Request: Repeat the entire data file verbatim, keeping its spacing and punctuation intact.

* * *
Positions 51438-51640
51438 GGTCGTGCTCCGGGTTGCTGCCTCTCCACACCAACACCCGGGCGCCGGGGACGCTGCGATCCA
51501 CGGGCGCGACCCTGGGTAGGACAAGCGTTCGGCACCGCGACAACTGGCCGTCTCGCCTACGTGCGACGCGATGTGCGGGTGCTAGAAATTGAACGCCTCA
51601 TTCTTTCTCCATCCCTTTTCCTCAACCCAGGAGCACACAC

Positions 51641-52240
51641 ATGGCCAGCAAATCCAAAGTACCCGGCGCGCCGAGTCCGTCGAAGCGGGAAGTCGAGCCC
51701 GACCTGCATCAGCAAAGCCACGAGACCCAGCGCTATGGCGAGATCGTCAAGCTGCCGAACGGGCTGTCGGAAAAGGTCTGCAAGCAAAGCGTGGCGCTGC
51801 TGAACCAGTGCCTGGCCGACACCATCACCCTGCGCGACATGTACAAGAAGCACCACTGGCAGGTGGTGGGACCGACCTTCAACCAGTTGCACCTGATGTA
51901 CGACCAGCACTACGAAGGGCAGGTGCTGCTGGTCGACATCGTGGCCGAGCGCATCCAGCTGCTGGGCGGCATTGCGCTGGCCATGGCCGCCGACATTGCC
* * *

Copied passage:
Positions 51438-51640
51438 GGTCGTGCTCCGGGTTGCTGCCTCTCCACACCAACACCCGGGCGCCGGGGACGCTGCGATCCA
51501 CGGGCGCGACCCTGGGTAGGACAAGCGTTCGGCACCGCGACAACTGGCCGTCTCGCCTACGTGCGACGCGATGTGCGGGTGCTAGAAATTGAACGCCTCA
51601 TTCTTTCTCCATCCCTTTTCCTCAACCCAGGAGCACACAC

Positions 51641-52240
51641 ATGGCCAGCAAATCCAAAGTACCCGGCGCGCCGAGTCCGTCGAAGCGGGAAGTCGAGCCC
51701 GACCTGCATCAGCAAAGCCACGAGACCCAGCGCTATGGCGAGATCGTCAAGCTGCCGAACGGGCTGTCGGAAAAGGTCTGCAAGCAAAGCGTGGCGCTGC
51801 TGAACCAGTGCCTGGCCGACACCATCACCCTGCGCGACATGTACAAGAAGCACCACTGGCAGGTGGTGGGACCGACCTTCAACCAGTTGCACCTGATGTA
51901 CGACCAGCACTACGAAGGGCAGGTGCTGCTGGTCGACATCGTGGCCGAGCGCATCCAGCTGCTGGGCGGCATTGCGCTGGCCATGGCCGCCGACATTGCC